Each of us have the potential to develop Zones of Proximal Development larger than we currently have and the Internet is making that even easier. Nearly everything that is known and ever known is now accessible through the Internet. There isn’t virtually anything you cannot learn today – with the help of the Internet (an inanimate capable peer). And, through social media and networks you can even identify individuals who can help you. Knowledge and human resources are all around us. You just have to be resourceful to find them and then use them.

But, we don’t need the Internet to expand our Zones of Proximal Development. Genius and talent are all around us. Some just do a better job realizing and taking advantage of such resources and ultimately end up living successful lives even though they themselves may not have much talent and just average knowledge. They use what skill and knowledge they have plus the skill and knowledge of those around them.

Below is my application of the Zone of Proximal Development applied to adults. The Zones of Proximal Development depicted below show an “A” Student with large individual knowledge compared to the “C” Student (blue circles) but smaller Zone of Proximal Development (larger white circle). As a result the “C” student is able to accomplish more when operating in the his/her Zone of Proximal Development than the “A” student operating in his/her Zone of Proximal Development. The Zone of Proximal Developement illustrates what an adult can do when surrounded by others who have skills and knowledge the adult in question may not possess.

 

Screen Shot 2015-10-31 at 11.21.46 AM

ZPD in Action

Some people are extraordinary, can solve many problems, and accomplish much when surrounded by other capable people. For as gifted as they were Thomas Edison, Andrew Carnegie, Walt Disney, and Steve Jobs achieved what they achieved because they had exceedingly large Zones of Proximal Development. Same is true for someone still living like Elon Musk (Tesla). Certainly there are others out there with similar levels of intelligence who have accomplished so much less because of poorly developed Zones of Proximal Development. Such individuals are not quite adept in tapping into the collective skill and genius that surrounds them. They rely too much on their own ability to succeed and live life. And, we each have limits. But, a room full of talented and motivated individuals knows no boundary.

People who attend Ivy League schools are not necessarily more intelligent than some who do not, nor do they necessarily get a better education. What they do get, though, is a network of peers and alumni who are intelligent, resourceful, and many times well-connected thus giving them the potential to develop large Zones of Proximal Development – if they are savvy enough do it. That is the main advantage of an Ivy League education – the potential to build a large Zone of Proximal Development.

My observation of such individuals with large Zones of Proximal Development is that they are visionaries and see what the future can be. They are adept at asking questions that get to the core of issues. They tend to see things simply and don’t lose the forest for the trees. They see the big picture and they see it clearly. They have common sense in abundance. Even with little knowledge of a topic they still know the most pertinent questions to ask. I believe you can better tell how intelligent someone is by the questions they ask rather than the answers they give.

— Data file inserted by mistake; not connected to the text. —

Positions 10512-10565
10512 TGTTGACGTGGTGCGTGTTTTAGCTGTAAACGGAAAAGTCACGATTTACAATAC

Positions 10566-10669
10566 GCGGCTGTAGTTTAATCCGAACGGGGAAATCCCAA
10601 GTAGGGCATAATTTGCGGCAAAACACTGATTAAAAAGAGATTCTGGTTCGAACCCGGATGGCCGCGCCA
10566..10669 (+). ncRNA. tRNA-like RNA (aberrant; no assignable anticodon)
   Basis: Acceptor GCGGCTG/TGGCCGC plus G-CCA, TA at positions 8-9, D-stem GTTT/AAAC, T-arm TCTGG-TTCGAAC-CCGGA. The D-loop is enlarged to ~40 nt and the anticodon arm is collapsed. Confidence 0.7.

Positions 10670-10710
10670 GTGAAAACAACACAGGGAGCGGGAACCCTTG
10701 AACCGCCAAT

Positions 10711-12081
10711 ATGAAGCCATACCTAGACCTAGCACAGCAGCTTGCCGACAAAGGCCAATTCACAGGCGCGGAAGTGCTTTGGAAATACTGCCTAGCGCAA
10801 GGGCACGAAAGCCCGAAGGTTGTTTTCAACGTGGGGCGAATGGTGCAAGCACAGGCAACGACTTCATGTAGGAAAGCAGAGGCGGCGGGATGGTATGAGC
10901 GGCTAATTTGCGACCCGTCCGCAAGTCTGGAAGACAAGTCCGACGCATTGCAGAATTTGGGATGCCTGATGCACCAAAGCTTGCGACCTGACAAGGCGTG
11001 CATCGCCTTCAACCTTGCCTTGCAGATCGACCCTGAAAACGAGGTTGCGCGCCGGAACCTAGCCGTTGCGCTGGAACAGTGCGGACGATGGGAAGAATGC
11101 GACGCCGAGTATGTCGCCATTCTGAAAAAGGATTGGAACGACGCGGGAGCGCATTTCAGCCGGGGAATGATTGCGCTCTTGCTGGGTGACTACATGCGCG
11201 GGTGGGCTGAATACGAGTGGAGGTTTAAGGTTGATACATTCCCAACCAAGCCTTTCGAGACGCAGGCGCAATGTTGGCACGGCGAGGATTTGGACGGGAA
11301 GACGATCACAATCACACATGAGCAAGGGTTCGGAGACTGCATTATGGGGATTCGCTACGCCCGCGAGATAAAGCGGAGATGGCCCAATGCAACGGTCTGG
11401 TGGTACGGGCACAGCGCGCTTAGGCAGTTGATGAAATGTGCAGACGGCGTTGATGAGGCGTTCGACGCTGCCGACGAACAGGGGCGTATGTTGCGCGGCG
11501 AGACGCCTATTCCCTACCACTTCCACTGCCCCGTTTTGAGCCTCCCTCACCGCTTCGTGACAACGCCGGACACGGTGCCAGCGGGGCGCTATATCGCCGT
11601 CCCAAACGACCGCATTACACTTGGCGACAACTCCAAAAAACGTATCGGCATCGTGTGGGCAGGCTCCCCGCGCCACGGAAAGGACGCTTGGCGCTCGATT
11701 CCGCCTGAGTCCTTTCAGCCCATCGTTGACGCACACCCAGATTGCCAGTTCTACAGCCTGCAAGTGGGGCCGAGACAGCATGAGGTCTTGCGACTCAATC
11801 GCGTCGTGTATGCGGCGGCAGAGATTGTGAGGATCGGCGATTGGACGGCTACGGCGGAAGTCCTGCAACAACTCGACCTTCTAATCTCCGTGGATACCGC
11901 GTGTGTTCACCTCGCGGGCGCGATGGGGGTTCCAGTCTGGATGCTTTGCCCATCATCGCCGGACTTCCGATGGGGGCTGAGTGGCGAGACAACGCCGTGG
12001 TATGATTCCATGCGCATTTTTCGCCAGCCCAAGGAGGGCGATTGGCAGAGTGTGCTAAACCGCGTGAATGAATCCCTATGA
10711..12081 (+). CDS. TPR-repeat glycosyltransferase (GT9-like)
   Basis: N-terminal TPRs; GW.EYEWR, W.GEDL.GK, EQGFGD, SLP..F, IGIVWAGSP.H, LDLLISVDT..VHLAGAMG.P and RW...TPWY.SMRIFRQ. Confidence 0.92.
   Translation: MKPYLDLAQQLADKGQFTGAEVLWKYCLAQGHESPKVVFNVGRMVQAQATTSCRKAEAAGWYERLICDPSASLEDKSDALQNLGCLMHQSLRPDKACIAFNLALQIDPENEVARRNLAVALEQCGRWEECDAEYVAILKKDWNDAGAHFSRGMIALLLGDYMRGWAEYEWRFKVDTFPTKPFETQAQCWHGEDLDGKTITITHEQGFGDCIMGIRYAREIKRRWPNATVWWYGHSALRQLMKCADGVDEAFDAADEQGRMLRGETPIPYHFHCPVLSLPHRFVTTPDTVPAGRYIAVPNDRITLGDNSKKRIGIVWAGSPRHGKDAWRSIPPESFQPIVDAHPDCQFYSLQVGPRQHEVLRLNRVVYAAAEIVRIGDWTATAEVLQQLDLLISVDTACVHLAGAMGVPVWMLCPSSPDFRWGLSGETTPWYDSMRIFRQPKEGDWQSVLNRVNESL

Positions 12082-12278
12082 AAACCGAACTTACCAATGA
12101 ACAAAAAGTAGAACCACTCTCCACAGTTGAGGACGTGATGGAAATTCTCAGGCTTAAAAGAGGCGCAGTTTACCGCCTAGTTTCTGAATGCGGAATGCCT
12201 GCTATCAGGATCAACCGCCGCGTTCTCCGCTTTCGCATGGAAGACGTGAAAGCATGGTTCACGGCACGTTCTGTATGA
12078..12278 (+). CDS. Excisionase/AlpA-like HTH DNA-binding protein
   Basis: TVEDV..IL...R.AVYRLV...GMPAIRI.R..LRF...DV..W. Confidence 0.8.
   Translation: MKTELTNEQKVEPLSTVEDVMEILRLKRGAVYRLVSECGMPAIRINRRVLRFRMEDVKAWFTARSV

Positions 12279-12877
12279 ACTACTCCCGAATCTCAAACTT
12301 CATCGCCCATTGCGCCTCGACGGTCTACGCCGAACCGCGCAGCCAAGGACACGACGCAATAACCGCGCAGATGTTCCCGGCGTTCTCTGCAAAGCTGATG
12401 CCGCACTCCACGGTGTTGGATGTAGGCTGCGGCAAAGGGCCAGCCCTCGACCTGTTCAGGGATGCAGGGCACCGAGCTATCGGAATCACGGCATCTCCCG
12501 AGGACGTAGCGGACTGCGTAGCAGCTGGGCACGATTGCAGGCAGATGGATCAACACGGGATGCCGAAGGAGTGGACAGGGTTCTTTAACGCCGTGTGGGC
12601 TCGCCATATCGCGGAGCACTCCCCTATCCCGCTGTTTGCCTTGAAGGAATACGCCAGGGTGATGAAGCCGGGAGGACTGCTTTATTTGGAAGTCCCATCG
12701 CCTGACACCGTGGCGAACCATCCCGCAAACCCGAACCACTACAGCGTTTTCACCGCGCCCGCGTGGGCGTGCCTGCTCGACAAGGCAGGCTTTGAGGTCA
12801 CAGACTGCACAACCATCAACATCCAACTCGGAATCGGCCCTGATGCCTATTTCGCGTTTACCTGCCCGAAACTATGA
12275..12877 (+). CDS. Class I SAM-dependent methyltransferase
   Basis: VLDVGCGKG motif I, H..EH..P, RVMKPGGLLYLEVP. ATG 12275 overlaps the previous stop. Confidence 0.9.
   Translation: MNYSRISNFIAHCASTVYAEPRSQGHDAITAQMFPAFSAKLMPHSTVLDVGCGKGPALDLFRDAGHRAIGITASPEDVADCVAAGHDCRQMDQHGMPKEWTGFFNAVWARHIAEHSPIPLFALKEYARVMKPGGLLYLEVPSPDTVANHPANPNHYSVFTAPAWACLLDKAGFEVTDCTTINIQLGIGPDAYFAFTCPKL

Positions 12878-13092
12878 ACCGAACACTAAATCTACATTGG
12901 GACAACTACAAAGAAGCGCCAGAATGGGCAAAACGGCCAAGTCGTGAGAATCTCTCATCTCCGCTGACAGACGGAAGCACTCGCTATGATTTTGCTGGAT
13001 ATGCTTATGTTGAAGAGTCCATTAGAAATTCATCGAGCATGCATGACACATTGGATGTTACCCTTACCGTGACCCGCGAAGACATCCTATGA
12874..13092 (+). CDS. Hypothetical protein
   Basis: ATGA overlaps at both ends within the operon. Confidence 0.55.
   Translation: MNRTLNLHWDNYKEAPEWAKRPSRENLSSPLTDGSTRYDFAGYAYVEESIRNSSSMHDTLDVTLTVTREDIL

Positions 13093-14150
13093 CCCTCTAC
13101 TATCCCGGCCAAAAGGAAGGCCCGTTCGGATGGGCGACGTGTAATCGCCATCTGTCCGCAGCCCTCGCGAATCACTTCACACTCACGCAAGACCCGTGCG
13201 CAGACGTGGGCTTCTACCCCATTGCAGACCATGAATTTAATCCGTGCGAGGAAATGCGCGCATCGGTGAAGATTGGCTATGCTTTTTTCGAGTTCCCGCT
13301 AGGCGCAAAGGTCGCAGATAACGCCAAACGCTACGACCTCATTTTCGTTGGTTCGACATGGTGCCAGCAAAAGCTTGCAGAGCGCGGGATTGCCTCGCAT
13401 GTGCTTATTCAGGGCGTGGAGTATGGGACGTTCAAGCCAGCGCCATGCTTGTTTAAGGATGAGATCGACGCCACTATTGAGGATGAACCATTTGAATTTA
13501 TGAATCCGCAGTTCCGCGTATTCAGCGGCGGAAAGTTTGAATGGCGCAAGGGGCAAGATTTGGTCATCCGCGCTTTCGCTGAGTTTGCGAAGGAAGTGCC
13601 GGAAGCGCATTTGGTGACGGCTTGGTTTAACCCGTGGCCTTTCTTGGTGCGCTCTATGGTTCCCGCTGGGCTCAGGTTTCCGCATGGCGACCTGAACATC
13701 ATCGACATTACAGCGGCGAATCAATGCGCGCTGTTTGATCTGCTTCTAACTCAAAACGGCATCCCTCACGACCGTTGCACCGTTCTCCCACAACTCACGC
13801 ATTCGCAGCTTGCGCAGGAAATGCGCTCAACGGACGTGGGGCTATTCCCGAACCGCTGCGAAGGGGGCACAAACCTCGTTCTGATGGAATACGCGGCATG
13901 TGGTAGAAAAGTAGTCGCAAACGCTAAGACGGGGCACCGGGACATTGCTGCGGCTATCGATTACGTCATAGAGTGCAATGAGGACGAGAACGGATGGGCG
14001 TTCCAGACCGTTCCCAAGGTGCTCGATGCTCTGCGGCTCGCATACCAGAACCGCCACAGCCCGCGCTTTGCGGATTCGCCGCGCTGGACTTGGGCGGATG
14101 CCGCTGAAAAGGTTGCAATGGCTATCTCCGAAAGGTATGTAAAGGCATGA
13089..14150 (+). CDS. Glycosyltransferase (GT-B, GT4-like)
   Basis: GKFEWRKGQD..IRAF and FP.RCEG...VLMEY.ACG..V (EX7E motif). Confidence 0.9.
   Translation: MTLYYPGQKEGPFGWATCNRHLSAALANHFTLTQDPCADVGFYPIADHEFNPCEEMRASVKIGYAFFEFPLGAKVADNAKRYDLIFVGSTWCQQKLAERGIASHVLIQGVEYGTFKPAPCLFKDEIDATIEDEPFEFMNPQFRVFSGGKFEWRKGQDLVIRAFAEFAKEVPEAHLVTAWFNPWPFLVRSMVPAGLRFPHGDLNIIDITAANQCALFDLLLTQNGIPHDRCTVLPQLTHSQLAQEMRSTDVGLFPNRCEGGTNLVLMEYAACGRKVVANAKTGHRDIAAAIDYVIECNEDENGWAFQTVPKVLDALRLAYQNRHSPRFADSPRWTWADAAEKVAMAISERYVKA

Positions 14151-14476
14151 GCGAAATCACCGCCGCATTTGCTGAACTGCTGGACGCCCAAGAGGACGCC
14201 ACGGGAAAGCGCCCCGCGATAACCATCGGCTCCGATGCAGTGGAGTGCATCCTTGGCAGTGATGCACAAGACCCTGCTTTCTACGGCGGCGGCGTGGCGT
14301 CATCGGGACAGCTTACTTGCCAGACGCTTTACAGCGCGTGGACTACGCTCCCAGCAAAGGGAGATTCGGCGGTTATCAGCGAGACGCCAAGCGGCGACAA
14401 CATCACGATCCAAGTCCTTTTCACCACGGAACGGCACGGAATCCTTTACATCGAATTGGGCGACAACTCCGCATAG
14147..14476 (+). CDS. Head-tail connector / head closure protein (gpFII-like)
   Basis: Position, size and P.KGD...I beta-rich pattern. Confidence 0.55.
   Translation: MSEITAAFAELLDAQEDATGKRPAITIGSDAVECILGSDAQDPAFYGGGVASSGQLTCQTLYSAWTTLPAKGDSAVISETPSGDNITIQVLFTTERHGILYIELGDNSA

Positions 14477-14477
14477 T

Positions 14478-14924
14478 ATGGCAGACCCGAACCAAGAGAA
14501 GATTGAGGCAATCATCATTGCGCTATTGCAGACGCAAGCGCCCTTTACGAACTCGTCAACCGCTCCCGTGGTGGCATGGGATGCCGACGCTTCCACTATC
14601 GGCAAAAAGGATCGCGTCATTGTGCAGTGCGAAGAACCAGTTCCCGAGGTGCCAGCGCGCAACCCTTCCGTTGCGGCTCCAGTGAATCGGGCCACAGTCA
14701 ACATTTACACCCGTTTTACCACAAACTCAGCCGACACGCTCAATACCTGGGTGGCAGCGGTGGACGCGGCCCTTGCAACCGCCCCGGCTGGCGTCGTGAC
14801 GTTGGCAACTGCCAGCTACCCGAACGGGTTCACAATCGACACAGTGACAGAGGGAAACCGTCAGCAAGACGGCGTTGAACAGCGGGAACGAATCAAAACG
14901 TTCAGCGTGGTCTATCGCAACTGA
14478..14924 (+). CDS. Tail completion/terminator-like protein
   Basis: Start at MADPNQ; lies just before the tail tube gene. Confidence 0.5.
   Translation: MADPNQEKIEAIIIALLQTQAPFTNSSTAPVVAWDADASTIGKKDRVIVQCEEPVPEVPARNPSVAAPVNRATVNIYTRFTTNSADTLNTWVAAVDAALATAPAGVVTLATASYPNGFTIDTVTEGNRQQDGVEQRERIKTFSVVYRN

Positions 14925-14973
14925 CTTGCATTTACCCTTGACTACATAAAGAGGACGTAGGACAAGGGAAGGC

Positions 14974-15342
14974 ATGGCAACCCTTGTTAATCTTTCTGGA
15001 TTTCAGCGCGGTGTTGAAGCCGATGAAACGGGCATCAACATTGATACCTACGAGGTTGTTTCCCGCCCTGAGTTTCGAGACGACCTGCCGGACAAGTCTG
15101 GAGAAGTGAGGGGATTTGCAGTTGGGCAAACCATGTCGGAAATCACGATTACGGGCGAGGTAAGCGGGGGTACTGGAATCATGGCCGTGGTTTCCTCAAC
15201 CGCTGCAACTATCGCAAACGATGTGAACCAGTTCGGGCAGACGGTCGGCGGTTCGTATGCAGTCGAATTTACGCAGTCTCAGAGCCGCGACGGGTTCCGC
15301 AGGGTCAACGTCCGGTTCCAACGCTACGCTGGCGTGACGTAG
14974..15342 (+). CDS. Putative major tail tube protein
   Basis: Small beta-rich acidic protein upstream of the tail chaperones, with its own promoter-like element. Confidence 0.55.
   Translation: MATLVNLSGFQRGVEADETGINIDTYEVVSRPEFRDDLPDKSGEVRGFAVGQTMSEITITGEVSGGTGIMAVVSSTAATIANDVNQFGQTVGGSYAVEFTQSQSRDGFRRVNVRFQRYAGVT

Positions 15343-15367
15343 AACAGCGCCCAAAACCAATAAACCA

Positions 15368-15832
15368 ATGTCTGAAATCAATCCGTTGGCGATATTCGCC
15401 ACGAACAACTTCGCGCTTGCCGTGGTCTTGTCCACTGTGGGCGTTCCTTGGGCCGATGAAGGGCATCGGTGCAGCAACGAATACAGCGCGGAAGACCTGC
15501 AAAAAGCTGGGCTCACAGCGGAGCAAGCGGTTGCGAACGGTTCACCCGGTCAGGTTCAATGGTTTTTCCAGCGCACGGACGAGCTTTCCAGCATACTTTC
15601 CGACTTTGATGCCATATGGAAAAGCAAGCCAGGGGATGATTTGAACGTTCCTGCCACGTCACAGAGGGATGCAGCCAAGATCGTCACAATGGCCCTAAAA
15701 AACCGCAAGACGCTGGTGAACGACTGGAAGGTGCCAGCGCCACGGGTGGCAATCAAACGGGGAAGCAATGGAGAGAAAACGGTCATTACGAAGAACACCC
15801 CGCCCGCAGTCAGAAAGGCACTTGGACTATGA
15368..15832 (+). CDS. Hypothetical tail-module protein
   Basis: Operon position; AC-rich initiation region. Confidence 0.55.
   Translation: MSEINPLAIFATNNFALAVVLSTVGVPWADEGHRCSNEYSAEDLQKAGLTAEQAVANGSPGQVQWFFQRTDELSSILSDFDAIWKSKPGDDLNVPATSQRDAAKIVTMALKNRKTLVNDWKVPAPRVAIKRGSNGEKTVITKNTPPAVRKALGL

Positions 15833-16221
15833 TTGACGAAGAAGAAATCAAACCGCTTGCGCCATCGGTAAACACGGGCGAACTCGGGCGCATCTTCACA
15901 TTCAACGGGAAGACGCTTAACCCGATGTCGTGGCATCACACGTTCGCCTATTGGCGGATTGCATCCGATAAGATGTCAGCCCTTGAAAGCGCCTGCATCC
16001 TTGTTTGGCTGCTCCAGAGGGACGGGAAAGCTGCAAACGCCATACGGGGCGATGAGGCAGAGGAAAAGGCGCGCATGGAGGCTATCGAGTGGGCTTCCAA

Those with large Zones of Proximal Development know the questions that need to be most answered. And, they inspire others to help them find the answers to such questions to solve problems. Such individuals may not perform well academically in school. But, they know how to get things done. And, they are good at building teams and organizations including companies. They get others to do the grunt work for them as they develop and expand the vision. They are skilled at helping others do what they do best which in turn helps them get what they want.

They are leaders!

Even successful criminals can have large Zones of Proximal Development (Pablo Escobar and Al Capone for instance who basically operated large corporations). One cannot be a successful politician without having a large Zone of Proximal Development, either. When you vote for a politician you really are voting for more than the individual person. You are voting for those with whom they surround themselves. And, who they surround themselves gives you insight into the person. You want someone who is smart enough to surround themselves with a very capable and experienced team of advisors and staff.

In short, many successful people have larger Zones of Proximal Development than other individuals who may be more intelligent but with more narrowed Zones of Proximal Development.

Stunted Zones of Proximal Development

Why do some have stunted Zones of Proximal Developement? I’m not sure Vygotsky ever answered that question, but I’ll give you my opinion.

IMG_1239One observation that Maria Montessori made while studying young children is that they naturally gravitate towards trying something beyond their level of skill. That’s fascinating. It makes perfect sense. We have to go beyond what we already know and can do to learn something new. But, we seem to do that less as we age.

If you put a child in a pumpkin patch the child invariably tries to lift the heaviest pumpkin he or she can find even if it is too heavy for them. They try just like the little girl who tried to open a door too heavy for her to get into the restaurant. Young kids challenge themselves. Yet, somewhere during the aging process we quit trying and stop challenging ourselves as we begin to fear failure. We don’t have that fear when younger. When we are young everything seems possible. Maybe that’s one reason why the Bible tells us to be like children.